The Breakpoints of Big Data
Since this is my first post on the Syncsort blog, please allow me to briefly introduce myself as Steven Totman, Data Integration Business Unit Executive for Syncsort based out of the U.K.
I’m very lucky this week to be joined by Hal Lavender from Cognizant and Syncsort’s own Jorge Lopez (who you’ll no doubt recognize as one of our frequent bloggers) for the FIMA conference in London and a panel discussion we are hosting on “The Breakpoints of Big Data.” Syncsort also has a booth at FIMA, so if you are attending please make sure you stop over to see us and learn more about DMExpress.
Over dinner last night (there were no takers for a traditional British meal so we ended up at a curry house), the three of us along with Nejde Manuelian, Syncsort’s director of data integration sales for EMEA, got into an interesting discussion around when data actually became “big data.” One of our intro slides for our FIMA session charts back to the 1970s when data was stored on punch cards of 880 bytes each. Having a “big data” problem at that time meant you needed a bigger cupboard for your cards and you had paper cuts from handling too many of them!
In the 1980s, when 3.5 inch disks storing a massive 1.44 MB each were the norm, a “big data” problem meant your stack of disks with Monkey Island and Wing Commander spread across 20 of them fell over. In the commercial world, IBM came out with the 3380 storing an amazing 2.5 GB. As Jorge pointed out, Google processes approximately 23 petabytes of new data a day! When did “big data” actually start breaking our IT infrastructures?
Well, the reality is that “big data” has been breaking stuff for a while. At Syncsort, we regularly see customers who find a mere terabyte of data. For context, Hal has a few terabytes on his home desktop back in Texas which he accesses from his iPad and is the breakpoint for many systems. It reminded me of a recent discussion with a CIO for a telecommunications company who explained that thanks to issues with doing ELT (where you push transformations into the database), he was going to have to ask the CFO for 40 percent more nodes (at $500k a pop) on his data warehouse database to handle the annual 10 percent growth. When the CF0 asks him what he’s going to get for $2 million, the CIO is going to have to tell him that he will continue to get the same report he got yesterday with no improvements. Not surprisingly, this CIO was not exactly excited about presenting this “business case” to his CFO.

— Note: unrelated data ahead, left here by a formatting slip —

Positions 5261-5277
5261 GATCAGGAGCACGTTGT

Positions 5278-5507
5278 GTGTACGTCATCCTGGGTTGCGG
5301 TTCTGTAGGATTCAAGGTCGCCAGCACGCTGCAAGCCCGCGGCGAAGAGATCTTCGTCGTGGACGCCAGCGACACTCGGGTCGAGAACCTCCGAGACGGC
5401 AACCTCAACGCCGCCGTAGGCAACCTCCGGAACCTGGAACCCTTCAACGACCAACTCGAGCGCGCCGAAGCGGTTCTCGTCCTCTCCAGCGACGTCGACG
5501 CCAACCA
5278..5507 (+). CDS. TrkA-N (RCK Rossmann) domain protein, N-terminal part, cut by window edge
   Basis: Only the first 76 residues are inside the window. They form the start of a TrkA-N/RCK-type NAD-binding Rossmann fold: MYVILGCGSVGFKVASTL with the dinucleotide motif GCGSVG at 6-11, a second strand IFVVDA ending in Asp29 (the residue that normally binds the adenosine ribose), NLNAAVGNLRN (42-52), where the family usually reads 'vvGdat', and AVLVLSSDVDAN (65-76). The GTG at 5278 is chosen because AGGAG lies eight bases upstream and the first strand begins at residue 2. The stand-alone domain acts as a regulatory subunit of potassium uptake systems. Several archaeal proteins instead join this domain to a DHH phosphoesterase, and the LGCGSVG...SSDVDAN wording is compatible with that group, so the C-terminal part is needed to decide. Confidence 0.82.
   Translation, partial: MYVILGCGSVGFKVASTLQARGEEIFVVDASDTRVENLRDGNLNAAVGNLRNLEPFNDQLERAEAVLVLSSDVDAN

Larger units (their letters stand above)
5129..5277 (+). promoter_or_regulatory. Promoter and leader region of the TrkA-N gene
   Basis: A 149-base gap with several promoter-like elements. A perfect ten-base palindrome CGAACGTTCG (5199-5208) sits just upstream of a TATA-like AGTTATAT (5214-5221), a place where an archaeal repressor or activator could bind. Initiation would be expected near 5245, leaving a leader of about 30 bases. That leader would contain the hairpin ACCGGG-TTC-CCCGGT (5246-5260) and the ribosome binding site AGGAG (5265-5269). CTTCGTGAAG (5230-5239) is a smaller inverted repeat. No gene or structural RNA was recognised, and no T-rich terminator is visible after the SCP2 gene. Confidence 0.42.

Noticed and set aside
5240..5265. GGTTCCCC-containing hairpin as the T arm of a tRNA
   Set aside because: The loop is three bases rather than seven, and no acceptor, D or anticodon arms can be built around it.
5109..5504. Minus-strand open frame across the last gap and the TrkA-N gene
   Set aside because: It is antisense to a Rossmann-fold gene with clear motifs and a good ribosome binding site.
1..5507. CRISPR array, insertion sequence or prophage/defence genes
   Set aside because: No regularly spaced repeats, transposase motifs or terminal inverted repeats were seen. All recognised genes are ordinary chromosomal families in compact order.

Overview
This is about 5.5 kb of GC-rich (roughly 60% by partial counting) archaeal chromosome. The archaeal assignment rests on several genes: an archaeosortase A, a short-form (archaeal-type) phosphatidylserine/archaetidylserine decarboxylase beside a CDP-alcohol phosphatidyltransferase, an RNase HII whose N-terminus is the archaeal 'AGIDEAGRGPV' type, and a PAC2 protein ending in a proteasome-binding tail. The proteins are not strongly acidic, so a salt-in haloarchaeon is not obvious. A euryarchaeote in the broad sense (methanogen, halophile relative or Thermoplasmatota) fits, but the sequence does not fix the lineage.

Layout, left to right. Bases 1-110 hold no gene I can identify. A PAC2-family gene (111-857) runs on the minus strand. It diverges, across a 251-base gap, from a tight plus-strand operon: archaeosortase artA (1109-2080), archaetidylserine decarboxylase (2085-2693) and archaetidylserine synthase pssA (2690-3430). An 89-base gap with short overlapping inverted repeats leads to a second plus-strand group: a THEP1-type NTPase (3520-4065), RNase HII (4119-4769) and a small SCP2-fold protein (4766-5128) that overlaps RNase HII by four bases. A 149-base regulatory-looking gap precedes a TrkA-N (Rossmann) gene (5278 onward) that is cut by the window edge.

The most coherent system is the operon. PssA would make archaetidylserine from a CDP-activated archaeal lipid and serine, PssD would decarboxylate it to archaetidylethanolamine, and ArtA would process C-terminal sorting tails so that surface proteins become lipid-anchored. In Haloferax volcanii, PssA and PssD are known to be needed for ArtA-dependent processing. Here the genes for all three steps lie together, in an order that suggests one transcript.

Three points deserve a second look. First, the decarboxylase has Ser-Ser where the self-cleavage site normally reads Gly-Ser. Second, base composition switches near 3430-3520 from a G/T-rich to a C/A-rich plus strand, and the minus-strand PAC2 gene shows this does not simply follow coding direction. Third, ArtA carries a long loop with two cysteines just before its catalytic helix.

“Big data” that breaks IT infastructure (especially ETL tools!) has been a dirty little secret for years and is just now generating mainstream awareness. The amount of customers using DMExpress to “accelerate” their existing ETL tools is testimony to that and in my view “big data” is as valid a description for a 5 person team with 10 terabytes of data as it is for a 500 person team with a petabyte.
If your company is combining data from multiple sources and it takes the IT team more than three months to add a new data source or create a new report (which was well above the average in a recent BeyeNETWORK survey) then chances are you have “big data.” The good news is that since back in the 1970s when punch cards had just been phased out, Syncsort has been enabling customers to seamlessly drop our software into their existing environments to accelerate and solve “big data” problems.
If “big data” is a new name for a long existing problem, then Syncsort with our ETL 2.0 approach can be a key part of the solution. Please come visit us at FIMA. We’ve been solving “big data” breakpoints for years.